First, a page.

On the Language Log Geoff Pullum returns to the subject of the passive voice. He has written a paper (Fear and Loathing of the English Passive) that starts with a description of what the passive voice is and follows it by a multitude of examples of sentences that are said to be passive, and are criticised for being so, when they plainly are not.
I had rather assumed that the misunderstanding of the passive (as opposed to giving warnings against it) was an American phenomenon.
In A Guide to English Language Usage I give a standard structural description of the passive (including its use with a subject that is the IO of an equivalent active sentence) but limit myself to saying this in terms of usage:
The passive is used when the focus of attention is on the subject rather than the agent: Othello was written by Shakespeare; Faust was written by Marlowe or when it is not possible, or not desirable, or not necessary to name the agent: This wine is made in Italy; Unfortunately, your DVD recorder was damaged while it was being repaired; Nowadays more food can be grown on a hectare of land than was possible 100 years ago.
The passive is a useful way of avoiding a long subject: The new hospital will be built by Ferguson and McDonald, a Scottish construction company which has a good record of building health centres but has not yet built anything on this scale is preferable to Ferguson and McDonald, a Scottish construction company which has a good record of building health centres but has not yet built anything on this scale, will build the new hospital.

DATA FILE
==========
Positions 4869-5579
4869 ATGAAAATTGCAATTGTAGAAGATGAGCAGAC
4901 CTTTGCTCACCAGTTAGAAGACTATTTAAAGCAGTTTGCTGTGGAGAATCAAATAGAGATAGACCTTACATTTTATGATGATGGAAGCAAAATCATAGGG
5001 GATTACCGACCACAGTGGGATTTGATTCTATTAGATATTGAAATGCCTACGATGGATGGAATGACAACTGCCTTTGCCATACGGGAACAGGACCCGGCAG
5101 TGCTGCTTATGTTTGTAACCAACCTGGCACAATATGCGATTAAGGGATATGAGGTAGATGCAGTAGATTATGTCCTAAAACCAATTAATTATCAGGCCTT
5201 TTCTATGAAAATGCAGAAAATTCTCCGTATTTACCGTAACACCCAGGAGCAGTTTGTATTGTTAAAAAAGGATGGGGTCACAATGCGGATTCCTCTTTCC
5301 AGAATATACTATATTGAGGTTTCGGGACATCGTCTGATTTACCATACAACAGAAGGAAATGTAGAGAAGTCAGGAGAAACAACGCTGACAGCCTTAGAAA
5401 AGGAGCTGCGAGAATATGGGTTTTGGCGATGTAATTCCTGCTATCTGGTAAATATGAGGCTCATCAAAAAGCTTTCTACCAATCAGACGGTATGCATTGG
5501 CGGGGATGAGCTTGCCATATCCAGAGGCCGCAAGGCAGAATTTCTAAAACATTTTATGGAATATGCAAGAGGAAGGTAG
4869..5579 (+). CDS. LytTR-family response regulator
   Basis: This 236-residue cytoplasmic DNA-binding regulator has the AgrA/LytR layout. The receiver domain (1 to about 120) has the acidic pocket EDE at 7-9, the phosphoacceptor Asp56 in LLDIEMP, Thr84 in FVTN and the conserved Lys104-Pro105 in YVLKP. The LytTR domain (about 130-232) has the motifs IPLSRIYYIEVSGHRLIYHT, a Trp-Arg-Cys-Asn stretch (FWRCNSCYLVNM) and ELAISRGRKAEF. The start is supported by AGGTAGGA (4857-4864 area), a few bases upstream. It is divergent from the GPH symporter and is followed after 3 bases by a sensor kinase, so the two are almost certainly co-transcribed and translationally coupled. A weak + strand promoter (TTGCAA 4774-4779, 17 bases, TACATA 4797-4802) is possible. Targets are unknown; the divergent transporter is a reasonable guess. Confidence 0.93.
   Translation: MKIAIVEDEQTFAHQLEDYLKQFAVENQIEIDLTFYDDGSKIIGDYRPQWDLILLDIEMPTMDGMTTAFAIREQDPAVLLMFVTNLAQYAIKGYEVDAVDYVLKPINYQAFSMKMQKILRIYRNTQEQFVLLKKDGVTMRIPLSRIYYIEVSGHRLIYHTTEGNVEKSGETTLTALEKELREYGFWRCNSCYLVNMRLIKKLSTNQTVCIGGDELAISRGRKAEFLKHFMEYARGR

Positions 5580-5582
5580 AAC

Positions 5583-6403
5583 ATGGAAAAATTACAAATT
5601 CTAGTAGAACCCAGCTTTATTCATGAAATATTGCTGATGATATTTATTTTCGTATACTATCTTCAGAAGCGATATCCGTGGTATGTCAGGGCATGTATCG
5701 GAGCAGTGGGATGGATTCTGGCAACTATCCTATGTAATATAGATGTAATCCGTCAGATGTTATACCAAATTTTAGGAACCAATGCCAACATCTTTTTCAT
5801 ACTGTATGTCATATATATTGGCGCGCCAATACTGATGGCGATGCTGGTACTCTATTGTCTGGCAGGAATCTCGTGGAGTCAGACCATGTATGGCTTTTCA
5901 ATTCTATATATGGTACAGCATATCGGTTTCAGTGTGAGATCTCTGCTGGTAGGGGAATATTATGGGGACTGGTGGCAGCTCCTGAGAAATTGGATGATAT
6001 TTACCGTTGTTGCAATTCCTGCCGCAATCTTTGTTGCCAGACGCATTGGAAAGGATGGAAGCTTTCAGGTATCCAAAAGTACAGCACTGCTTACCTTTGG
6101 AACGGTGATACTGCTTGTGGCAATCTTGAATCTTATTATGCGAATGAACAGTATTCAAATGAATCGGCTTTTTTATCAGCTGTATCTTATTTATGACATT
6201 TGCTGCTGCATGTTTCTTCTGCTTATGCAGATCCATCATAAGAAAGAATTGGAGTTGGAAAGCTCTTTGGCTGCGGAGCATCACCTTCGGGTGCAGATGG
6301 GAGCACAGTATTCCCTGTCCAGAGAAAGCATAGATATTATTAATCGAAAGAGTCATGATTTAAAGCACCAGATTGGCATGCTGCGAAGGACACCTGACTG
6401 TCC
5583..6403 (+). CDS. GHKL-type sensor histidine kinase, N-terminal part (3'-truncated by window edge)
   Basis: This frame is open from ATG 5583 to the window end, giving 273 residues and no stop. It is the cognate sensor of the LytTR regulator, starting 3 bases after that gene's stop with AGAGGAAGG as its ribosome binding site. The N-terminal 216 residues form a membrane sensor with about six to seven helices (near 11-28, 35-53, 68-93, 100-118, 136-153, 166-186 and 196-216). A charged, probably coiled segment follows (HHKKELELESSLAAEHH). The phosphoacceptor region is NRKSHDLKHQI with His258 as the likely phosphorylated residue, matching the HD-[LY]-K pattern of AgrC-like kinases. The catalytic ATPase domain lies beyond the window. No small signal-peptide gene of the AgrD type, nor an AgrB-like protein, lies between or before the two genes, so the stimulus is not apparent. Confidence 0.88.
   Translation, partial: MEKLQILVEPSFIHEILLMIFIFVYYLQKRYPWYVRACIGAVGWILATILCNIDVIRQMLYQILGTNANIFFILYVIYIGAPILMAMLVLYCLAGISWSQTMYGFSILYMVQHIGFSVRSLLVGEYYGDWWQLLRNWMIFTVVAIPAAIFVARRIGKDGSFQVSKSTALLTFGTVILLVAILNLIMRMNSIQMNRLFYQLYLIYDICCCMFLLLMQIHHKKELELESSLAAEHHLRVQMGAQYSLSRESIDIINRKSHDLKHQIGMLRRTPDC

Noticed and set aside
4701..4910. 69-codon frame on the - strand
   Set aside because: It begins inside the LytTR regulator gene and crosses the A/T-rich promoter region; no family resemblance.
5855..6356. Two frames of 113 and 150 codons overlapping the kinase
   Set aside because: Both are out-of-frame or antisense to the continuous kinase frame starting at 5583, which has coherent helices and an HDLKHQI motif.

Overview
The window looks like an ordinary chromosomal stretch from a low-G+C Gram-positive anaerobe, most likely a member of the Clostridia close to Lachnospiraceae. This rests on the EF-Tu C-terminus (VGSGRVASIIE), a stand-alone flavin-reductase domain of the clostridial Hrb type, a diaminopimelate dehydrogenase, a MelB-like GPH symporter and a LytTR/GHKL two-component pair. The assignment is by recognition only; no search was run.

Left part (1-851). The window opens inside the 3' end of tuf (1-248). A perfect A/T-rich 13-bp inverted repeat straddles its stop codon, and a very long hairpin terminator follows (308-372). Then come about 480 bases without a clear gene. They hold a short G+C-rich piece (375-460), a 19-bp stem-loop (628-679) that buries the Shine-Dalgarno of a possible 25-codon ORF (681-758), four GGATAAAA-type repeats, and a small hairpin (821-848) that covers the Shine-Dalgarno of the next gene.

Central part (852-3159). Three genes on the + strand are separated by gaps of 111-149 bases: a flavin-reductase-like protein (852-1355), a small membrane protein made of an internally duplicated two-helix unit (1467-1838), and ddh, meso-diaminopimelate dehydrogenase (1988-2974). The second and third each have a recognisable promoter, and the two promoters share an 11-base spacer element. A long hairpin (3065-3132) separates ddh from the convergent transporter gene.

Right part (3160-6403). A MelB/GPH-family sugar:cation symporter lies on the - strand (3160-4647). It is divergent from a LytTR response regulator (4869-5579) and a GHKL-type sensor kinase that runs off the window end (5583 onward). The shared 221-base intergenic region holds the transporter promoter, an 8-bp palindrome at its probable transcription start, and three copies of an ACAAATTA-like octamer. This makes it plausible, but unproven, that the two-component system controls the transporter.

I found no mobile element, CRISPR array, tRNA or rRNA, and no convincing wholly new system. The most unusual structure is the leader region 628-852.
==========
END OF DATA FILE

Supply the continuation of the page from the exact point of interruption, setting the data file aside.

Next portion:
The passive voice is widely used in scientific writing because it provides anonymity, focusing on the action rather than the actor.
However, I have mentioned here that the Guardian has failed to identify the passive properly and now in Pullum’s article I find this (example 40):
From the BBC News Style Guide:
Compare these examples. The first is in the passive, the second active:
- There were riots in several towns in Northern England last night, in which police clashed with stone-throwing youths.
- Youths throwing stones clashed with police during riots in several towns in Northern England last night.
But the former is not a passive, and no clear agency or responsibility issue arises (in both versions the youths threw the stones, and in neither version is the instigator of the riots named or implied).
The conclusion of the Pullum’s paper is interesting and true:
The topic of this paper is not so much a construction as a strange cultural trend emerging in the 20th century among language mavens, writing tutors, and usage advisers. Unneeded warnings against sentences that have nothing wrong with them are handed out by people who actually don’t know how to identify instances of what they are warning against, and the people they aim to educate or intimidate don’t know enough grammar to reject the nonsense they are offered. The blind warning the blind about a nonexistent danger.
Yes indeed. I could have written the first paragraph of this post as:
On the Language Log Geoff Pullum returns to the subject of the passive voice. He has written a paper that starts with a description of what the passive voice is and follows it by a multitude of examples of sentences that people say are passive, and criticise for being so, when they plainly are not.
but I didn’t because I didn’t think it would be an improvement.